When we choose fear as a primary excuse, this will result in self-generated complaints, more personal stress, and wasted time and money. Choosing to accept responsibility with your present fear still fully alive takes courage, but the positive outcomes are overwhelming. Minimum personal stress, minimal wasted time and money, and the complete removal of self-generated complaints will be your rewards. The more often you pick the desire to win over the fear of losing, the more power you take back from the excuse making habits we all have built over the years.
Drop Your Vampires
When you feel less secure, excuses are much easier to come by. Real or perceived, avoiding your shortcomings provides only a temporary false sense of confidence. In today’s fast-paced society, the easy, popular excuse is “I’m too busy.” Life is hectic, but we all have the same 24 hours in a day. The difference lies in how we use those hours and how well we manage our priorities.
The reason we may not have time is because we allow other distractions to take the place of things that really matter. Focus your attention on eliminating your energy vampires. These vampires are all of the people, things, and commitments that suck your time and energy out of you. Most of these vampires that you make excuses for don’t really matter or contribute to your wellbeing. Everybody has their own strengths and weaknesses, and it’s only when you embrace everything you are and aren’t, that you will discover your true potential.
Quit the Comparisons
To quote Admiral Akbar, “It’s a trap!” Comparing yourself to others can be very motivating. But it also makes it much easier to find reasons why you haven’t accomplished quite as much, or why you are at a disadvantage. This habit can lead you to the dark side, because no matter how much you accomplish in life, there will always be someone, somewhere who as accomplished more. Compare yourself only to your own reflection. There is no one else in this world that can do a better job at being you than you can.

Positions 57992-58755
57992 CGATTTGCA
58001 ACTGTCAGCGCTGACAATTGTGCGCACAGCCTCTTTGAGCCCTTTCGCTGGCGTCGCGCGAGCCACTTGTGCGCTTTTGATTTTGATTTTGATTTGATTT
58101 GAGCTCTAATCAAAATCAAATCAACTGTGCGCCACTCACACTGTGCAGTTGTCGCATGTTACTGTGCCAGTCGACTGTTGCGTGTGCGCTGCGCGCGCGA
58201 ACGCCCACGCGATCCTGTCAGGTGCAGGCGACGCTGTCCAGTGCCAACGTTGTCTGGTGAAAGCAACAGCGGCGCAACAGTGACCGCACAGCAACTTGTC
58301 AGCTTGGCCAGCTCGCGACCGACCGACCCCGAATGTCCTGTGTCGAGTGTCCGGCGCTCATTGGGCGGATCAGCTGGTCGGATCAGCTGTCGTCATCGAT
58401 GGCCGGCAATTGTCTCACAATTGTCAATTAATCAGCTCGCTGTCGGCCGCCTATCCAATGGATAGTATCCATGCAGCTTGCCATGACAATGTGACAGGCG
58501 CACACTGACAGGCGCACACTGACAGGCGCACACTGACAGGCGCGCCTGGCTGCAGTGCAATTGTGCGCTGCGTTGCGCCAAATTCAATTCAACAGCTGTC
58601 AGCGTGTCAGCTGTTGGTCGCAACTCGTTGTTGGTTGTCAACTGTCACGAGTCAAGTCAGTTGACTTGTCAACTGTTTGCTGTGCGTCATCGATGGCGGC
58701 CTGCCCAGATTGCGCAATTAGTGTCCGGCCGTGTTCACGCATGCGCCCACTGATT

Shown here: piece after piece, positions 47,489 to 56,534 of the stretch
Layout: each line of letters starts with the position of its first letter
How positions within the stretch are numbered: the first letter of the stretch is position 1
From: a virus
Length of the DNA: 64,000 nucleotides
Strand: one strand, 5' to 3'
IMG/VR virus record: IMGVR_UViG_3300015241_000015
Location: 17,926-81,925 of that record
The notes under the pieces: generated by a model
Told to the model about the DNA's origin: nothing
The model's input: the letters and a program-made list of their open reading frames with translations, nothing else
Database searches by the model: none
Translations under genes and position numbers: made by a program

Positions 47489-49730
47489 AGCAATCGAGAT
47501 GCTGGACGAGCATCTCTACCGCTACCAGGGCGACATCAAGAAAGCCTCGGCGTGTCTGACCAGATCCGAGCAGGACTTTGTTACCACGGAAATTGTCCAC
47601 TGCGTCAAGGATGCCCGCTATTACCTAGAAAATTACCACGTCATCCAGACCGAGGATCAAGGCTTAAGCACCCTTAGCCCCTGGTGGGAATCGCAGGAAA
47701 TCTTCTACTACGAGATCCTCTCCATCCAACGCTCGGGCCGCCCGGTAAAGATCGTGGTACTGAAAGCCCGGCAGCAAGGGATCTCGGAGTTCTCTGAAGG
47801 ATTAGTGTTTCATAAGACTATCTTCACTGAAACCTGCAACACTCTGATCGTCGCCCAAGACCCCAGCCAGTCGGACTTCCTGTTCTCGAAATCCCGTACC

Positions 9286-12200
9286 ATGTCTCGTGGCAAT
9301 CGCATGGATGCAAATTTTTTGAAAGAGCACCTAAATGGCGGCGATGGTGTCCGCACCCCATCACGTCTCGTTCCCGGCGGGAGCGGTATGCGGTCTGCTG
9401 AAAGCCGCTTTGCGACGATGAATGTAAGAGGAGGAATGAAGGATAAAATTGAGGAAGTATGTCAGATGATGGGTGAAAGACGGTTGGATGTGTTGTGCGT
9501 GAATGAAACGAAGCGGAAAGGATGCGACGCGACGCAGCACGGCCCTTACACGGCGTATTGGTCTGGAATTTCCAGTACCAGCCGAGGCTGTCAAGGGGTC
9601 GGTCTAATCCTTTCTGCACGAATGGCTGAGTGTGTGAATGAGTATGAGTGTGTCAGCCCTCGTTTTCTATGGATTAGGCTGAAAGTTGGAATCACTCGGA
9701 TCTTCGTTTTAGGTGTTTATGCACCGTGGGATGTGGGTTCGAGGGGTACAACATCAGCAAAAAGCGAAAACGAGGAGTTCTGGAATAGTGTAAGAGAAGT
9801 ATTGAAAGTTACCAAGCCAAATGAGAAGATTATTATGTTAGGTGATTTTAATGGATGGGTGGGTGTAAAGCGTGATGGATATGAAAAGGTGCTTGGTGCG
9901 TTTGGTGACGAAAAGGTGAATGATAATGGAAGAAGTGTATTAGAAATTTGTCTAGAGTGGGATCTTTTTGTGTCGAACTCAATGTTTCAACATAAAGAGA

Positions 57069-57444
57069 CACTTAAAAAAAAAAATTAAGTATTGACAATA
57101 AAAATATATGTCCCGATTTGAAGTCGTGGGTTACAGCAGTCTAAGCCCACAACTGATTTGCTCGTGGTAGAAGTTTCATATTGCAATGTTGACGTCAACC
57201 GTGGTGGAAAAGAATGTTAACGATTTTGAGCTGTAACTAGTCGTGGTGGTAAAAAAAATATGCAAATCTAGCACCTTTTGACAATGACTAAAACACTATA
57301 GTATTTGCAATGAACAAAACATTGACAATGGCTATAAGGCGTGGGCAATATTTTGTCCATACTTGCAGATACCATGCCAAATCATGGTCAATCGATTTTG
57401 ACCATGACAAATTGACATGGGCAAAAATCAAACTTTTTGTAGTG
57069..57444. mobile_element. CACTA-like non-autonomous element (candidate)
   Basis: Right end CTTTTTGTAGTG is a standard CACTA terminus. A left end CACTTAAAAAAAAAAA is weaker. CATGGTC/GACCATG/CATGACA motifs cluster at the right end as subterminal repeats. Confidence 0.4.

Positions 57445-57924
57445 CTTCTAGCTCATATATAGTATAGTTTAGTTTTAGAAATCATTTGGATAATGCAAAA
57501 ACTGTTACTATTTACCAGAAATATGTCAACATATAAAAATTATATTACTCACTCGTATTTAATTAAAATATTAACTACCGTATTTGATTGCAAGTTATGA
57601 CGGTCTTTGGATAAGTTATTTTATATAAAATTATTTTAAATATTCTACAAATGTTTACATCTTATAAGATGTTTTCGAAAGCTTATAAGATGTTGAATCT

There may be people from your past who we use as an excuse for our current actions because of how they treated us five or ten years ago. Instead of using them as a crutch, call them, go knock on their door, and thank them for making you as tough as you have become. These people from the past have help to mold us into the great people we are today. Without them, we could have never grown up enough to conquer our current fears, faults, and failures.
Hack Your Brain with Meditation
There is a specific part of our brain is devoted to habit-forming.2 Even semi-automatic behaviors, like blurting out an excuse, are ultimately under our control. How can we become more aware of our semi-automatic behaviors and be more mindful or our actions?
Research has shown that even a brief period of mindfulness meditation can be a quick and effective strategy to foster self-control, even under conditions where we feel inadequate.2 Even after years and years of habitual excuse making, it only takes a few minutes to refuel your mind, which will facilitate greater focus and increase your brain’s regulatory capabilities.
Take the Excuses Out of Your Life
Living a life of excuses undermines your confidence and prevents you from recognizing opportunities and developing talents. The irony is that the skills that your excuses have kept from you might have helped you overcome the very challenges you were avoiding. Be persistent, be hungry for success, and make a little progress every single day. Imagine where you could be if eliminated one excuse per week for one year straight. It’s the small, consistent progressions that get the results, not the big tasks that you do every once in a while.
Reach your full potential:
1. Smith, K. S., A. Virkud, K. Deisseroth, and A. M. Graybiel. "Reversible Online Control of Habitual Behavior by Optogenetic Perturbation of Medial Prefrontal Cortex." Proceedings of the National Academy of Sciences 109, no. 46 (2012): 18932-8937. doi:10.1073/pnas.1216264109.
2. Friese, Malte, Claude Messner, and Yves Schaffner. "Mindfulness Meditation Counteracts Self-control Depletion." Consciousness and Cognition 21, no. 2 (2012): 1016-022. doi:10.1016/j.concog.2012.01.008.